The “Fatal Co…

The “Fatal Conceit” of Federal Hydraulic Fracturing Regs

There is a push to implement federal regulations on hydraulic fracturing or “fracking.” There are plenty of problems with the specific regulations that proponents have in mind. However, we can also step back and realize that the very premiseof federal regulations on hydraulic fracturing ignore the lessons in humility that Nobel laureate Friedrich Hayek tried to teach.
Whatever one thinks of the pros and cons of hydraulic fracturing, clearly the alleged dangers are local issues. In other words, even if we accept for the sake of argument that hydraulic fracturing cannot be economically justified because its total costs (all things considered) outweigh its total benefits, notice that these costs would be borne by the people living near the hydraulic fracturing. People in Hawaii have absolutely nothing on the line when it comes to the issue of hydraulic fracturing in (say) Pennsylvania. In fact, the people in Hawaii only stand to benefit from hydraulic fracturing, because the only way it can impact them is by providing lower energy prices.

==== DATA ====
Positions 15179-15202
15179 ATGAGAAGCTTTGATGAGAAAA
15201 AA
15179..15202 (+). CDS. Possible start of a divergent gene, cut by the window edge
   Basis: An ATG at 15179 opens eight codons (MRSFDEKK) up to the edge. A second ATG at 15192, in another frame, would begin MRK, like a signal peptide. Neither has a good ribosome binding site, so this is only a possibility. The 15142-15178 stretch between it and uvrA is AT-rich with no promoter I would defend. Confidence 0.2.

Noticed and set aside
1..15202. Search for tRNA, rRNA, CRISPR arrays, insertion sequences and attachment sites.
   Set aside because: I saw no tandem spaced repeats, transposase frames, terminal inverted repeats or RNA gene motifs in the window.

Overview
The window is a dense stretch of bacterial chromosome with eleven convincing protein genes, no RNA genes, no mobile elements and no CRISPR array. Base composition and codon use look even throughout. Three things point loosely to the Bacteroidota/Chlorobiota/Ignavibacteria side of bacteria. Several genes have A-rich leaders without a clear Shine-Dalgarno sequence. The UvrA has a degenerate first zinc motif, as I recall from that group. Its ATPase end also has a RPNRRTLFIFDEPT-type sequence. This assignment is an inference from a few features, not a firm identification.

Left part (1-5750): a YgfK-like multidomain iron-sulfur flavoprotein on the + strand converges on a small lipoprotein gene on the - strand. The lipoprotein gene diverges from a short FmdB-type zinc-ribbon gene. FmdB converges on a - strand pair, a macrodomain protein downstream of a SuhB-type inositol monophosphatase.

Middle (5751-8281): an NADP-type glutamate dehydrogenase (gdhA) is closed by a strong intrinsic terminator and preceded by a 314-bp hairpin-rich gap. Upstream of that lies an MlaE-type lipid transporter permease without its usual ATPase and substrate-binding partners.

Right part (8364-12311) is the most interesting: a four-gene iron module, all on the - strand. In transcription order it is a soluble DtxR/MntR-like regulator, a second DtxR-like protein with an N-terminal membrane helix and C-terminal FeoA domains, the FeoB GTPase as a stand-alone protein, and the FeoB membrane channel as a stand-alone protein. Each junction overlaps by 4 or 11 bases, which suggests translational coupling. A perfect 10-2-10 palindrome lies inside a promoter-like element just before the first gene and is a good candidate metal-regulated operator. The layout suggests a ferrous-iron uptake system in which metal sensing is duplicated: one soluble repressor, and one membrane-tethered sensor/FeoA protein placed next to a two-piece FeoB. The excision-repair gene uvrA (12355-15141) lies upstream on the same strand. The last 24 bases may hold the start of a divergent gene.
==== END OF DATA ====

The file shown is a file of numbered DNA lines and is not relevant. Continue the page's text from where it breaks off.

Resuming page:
Thus we see that hydraulic fracturing, by its very nature, confers benefits on the whole world (in the form of greater supplies of oil and natural gas) while any potential harms are concentrated primarily in the communities where the hydraulic fracturing actually occurs. Thus any federal regulations that hindered hydraulic fracturing would be nonsensical, and would amount to pure paternalism. It would effectively mean the representatives of the American people in general, were telling the people in Pennsylvania (say) that they are too stupid to make decisions about hydraulic fracturing that could harm only them, and therefore the rest of us will have to take that responsibility away from them.

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